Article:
China's property problem: Not as bad as you think, but bad enough
Comment of the Day

May 27 2014

Commentary by Eoin Treacy

China's property problem: Not as bad as you think, but bad enough

This article from may be of interest to subscribers. Here is a section: 

The investment bank CLSA recently conducted a survey of 609 projects nationwide. By physically visiting the sites by day and night, watching the lights go on, noting decorations and talking to guards, they calculated an estimate of 15% vacancy rate in apartments built since 2000. That implies about 10 million empty units nationally, considerably less than feared (one report had suggested implausibly that 64 million homes lay empty). Still, 15% is high, more than Las Vegas and considerably more than the US at 10% overall.

Adding construction already underway, CLSA say China's vacancy rate will hit 20% and could go even higher unless developers immediately curb new starts. Vacancy is heavier in small cities, already nudging 20%. The ghost cities are altogether worse.


Indeed, officials are saying demand may be peaking, and that's what the market today worries about. CLSA, which is not known as especially bearish, thinks small cities may need to collapse construction by a shocking 60% over the next few years. These cities consume 70% of materials used in all residential construction, which accounts for half of all steel use. Do the maths: that's a 20% impact on steel demand.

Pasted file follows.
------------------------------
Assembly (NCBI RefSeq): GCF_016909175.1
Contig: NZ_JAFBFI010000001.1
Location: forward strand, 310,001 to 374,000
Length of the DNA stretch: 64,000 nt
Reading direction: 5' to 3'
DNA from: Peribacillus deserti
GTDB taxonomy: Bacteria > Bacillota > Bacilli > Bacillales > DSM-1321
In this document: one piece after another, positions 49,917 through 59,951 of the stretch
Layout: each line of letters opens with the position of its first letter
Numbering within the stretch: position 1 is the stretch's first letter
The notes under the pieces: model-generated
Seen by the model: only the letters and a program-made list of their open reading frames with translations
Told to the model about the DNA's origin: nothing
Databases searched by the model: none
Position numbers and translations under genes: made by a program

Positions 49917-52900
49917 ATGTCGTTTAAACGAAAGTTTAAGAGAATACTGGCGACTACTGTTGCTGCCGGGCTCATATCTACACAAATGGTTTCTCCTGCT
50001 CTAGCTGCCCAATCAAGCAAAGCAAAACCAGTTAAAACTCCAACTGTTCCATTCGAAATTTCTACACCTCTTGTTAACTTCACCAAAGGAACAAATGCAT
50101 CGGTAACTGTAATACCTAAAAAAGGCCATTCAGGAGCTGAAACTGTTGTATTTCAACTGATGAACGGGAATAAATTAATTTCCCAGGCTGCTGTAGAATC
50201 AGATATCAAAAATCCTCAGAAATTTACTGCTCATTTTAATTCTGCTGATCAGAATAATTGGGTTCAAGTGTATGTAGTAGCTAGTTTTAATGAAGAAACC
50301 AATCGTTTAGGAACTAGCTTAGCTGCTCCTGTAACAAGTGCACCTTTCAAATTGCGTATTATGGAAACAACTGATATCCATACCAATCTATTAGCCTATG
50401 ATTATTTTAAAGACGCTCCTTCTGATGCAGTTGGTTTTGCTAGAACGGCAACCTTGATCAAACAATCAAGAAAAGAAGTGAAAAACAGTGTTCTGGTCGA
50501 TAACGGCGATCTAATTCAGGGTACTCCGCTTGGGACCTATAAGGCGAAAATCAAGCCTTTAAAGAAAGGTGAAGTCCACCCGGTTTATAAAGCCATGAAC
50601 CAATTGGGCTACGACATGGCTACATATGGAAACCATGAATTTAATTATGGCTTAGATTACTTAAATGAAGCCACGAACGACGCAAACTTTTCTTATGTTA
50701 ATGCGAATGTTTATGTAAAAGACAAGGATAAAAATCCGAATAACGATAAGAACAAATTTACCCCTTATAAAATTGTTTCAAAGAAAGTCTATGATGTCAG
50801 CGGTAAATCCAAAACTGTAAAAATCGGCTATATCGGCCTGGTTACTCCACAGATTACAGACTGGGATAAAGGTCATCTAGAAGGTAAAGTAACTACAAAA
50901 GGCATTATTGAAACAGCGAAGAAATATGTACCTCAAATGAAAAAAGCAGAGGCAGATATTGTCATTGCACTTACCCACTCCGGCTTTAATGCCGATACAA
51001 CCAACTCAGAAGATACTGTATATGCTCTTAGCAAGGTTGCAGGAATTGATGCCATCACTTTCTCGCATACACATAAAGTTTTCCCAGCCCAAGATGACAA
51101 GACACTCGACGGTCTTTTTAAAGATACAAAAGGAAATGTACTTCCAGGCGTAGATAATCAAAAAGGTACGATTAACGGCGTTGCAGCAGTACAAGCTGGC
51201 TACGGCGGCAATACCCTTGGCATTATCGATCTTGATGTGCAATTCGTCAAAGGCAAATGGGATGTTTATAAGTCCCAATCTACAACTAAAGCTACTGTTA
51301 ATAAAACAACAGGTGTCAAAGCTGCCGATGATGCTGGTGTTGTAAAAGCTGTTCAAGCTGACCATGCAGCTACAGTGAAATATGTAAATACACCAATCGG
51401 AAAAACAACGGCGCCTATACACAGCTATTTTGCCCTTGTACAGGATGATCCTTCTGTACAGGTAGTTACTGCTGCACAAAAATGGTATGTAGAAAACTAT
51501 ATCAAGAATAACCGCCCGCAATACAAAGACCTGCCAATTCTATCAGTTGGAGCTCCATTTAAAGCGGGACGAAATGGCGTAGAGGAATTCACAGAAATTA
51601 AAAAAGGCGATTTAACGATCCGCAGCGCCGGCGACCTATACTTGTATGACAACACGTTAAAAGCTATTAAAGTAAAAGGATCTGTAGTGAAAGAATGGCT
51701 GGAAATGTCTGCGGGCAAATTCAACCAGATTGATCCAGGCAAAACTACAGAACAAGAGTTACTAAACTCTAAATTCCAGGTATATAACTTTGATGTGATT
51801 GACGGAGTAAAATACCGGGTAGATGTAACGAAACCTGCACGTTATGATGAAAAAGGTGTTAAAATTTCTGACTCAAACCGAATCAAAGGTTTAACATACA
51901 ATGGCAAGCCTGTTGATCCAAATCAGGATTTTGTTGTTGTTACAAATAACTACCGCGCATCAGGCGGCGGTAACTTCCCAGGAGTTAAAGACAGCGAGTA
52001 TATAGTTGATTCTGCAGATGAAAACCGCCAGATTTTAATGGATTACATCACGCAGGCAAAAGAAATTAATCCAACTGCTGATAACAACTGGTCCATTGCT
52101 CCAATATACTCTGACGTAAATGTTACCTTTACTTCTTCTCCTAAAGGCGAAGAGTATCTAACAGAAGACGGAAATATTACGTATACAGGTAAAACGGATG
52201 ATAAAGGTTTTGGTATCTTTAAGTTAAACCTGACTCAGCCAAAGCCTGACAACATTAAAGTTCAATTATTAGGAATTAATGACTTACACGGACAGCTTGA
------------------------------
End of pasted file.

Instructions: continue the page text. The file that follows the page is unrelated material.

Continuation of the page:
Eoin Treacy's view

The above quotes from CLSA offer some valuable perspective on just how large China’s excess supply problem in the property market is. As developers cut prices, sentiment towards the sector is unlikely to be as bullish as it has been over the last few years and most pressure is likely to be felt outside the small group of Tier 1 cities. The performance of the cement and steel sectors should also offer some insight for how well this well publicised issue has been discounted by investors.

Anhui Conch Cement (Est P/E 9.51, DY 1.61%) failed to sustain the breakout to new two-year highs in March and has returned to test the HK$25 area. It bounced from that area last week but will need to at least hold in this if a further test of underlying trading is to be avoided.

None of China’s major steel companies are listed outside the mainland. Baoshan Iron & Steel (Est P/E 9.54, DY 2.54%) has held a progression of lower rally highs since 2009. It hit at least a short-term low in March and has been ranging below the 200-day MA for much of the last six weeks. A sustained move above CNY4 would break the progression of lower rally highs and begin to suggest that demand has returned to dominance beyond the short term.

The Shanghai Property Index is currently trading at the lower side of an almost four-year range.

The above charts illustrate how difficult an environment has been present for the last four years but equally a catalyst is required to spur investor interest.


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